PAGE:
In the education environment these two words teaching, and coaching are used indistinctively as though they are synonyms. Though, two questions arise. Do they have the same meaning or is there a difference between them? And why is it also important to shed a light to these two definitions?
I must confess that both, teacher and coach have a common goal which is to help the students grow in knowledge and become aware of their capability. They both support the individual. They both make learning possible.
What is the role of a teacher?
Teaching is a step-by-step approach to learning. It is mostly a one-way communication where the teacher-the bearer of the knowledge acquired through study and experience- imparts this knowledge little by little, to one or more students.
The teacher introduces new topics to the students of which they did not have previous knowledge. The goal is to present new concepts in an easy manner that will allow them to digest it easily.
Generally, they follow a curriculum which must be completed in a certain amount of time.The students are tested regularly to assure that the concepts are understood. The person responsible for the change in the students is mainly the teacher.
A complete beginner would benefit from having a teacher because the latter will show him/her the basic so that he/she may have an overview of the topics or subject.
A teacher is generally one-to- many and cannot adapt his/her teaching to the needs of everyone. It is a one-size fit all approach. The exception is obviously when tutoring one-on-one.
What is the role of a coach?
A coach helps you refine and develop the skill that you have already learned. A coach helps the coachee tap into that knowledge or use it in a different way to get the results expected.
A coach reshapes something that is already there. The coach’s aim is to increase the student’s abilities. Coaches adjust to their coachees’ needs so that the session is personalised. What is discussed in the sessions have immediate application in the real world.
“Coaches help people to help themselves.”
The coach starts from the premise that you have the answer within you. So, he/she asks pertinent questions and works with you so that you come out with the answers and solutions. In other word, it pulls them out.
It allows you -through the structure of the sessions- to take ownership of the changes that are happening.
Coaching is focused on the development of the individual in a holistic way. And coaching draws knowledge out of you.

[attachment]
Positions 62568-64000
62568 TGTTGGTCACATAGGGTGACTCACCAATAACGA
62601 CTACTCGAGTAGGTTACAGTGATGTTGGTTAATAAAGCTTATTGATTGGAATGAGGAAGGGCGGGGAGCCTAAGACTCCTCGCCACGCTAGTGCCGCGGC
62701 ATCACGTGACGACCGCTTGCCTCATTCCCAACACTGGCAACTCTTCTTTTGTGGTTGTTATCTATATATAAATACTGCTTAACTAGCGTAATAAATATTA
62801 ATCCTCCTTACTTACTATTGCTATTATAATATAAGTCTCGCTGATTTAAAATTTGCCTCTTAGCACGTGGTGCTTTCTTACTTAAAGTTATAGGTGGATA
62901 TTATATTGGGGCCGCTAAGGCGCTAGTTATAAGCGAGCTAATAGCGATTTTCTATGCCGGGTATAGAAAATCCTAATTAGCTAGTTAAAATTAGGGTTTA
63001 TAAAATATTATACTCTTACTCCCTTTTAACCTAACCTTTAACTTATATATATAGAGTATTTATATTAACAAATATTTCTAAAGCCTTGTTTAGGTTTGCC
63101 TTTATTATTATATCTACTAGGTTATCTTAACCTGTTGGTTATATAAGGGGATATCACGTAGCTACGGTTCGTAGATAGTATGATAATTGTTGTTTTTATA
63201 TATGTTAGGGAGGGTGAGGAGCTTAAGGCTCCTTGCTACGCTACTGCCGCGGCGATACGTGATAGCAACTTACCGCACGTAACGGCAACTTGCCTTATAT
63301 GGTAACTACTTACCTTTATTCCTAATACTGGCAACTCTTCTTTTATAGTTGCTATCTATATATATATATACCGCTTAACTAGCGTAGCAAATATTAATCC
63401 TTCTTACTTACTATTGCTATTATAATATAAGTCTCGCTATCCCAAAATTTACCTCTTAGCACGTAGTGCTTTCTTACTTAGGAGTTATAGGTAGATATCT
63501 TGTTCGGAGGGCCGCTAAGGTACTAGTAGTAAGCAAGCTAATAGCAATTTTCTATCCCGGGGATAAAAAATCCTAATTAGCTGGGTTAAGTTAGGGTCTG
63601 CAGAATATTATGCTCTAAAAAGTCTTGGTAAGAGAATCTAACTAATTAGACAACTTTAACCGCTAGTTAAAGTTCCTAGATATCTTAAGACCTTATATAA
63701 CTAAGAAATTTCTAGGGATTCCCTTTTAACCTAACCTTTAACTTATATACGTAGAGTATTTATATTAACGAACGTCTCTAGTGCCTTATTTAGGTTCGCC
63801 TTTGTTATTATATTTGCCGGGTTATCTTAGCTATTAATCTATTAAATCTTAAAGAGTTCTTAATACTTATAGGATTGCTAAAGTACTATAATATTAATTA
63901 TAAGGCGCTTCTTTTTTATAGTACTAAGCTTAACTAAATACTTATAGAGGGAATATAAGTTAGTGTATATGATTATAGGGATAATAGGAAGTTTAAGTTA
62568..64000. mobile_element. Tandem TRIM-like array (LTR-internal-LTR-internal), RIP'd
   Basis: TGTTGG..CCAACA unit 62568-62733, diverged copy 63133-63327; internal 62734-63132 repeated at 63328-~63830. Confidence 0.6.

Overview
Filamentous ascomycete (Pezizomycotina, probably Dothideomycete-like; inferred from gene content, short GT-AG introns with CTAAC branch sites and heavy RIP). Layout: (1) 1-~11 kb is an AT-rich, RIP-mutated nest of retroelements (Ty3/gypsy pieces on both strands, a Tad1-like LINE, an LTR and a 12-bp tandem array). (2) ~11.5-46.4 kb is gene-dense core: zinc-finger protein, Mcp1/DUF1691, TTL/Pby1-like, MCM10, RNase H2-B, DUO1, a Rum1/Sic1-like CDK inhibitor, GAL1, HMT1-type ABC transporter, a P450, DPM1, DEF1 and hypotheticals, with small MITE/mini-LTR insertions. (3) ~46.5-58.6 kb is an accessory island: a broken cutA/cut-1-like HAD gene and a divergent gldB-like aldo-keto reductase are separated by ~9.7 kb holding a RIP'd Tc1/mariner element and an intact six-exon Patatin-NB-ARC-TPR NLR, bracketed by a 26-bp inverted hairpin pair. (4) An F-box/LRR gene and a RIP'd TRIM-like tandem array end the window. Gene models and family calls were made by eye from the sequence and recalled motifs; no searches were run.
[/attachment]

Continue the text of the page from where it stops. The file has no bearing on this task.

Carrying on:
It is said that “teachers lead by pushing whereas coaches lead by pulling”.
Teachers introduce the knowledge. They direct the conversation; they know the answer and push their students toward such knowledge to open their minds.
Whereas coaches focus on asking the right questions to allow the coachees to discover by themselves the required knowledge that they assume they already know, even though they might not be aware of it yet. They just need to pull these solutions out.
Coaching, or teaching?
The answer is simply both.
Teachers are necessary especially at the beginning of the learning process where the students need to learn the fundamentals of what they intend to study. This will allow them to ponder the extent of what they know and what they lack, as well as giving them an insight about whether they need help with coaching or not.
I have for example various students preparing for their GCSE French, Spanish, and Italian. They receive instructions on their subject at school, but they realise that they need further coaching to unlock that knowledge. I also give constant feedback to allow them to adjust and fine tune their proficiency in the language.
Coaches and teachers have different roles, but I must say that they complement each other.
Someone who is an absolute beginner will take more advantage if he/she has a teacher. When they have the necessary skills, they might benefit from having a coach that can challenge them and enable them to draw more resources from within to get to the fulfilment of their goals. Someone who for example enjoys self-study might need a Coach who can prod them in the right direction.
Students would benefit greatly if teaching and coaching were combined. In the beginner’s stage when students need more instruction, we should use more the teacher’s approach but, as they progress, teachers should act more Like coaches helping them solve specific problems so that they may reach their next milestones.
I am aware of the difficulties mainly in a classroom environment where the number of students is high but, training teachers in combining coaching techniques with their teaching seems to be the next natural step in education and especially in language teaching.
Let’s not forget that both coaching and teaching have only one objective: to help others realise their potential.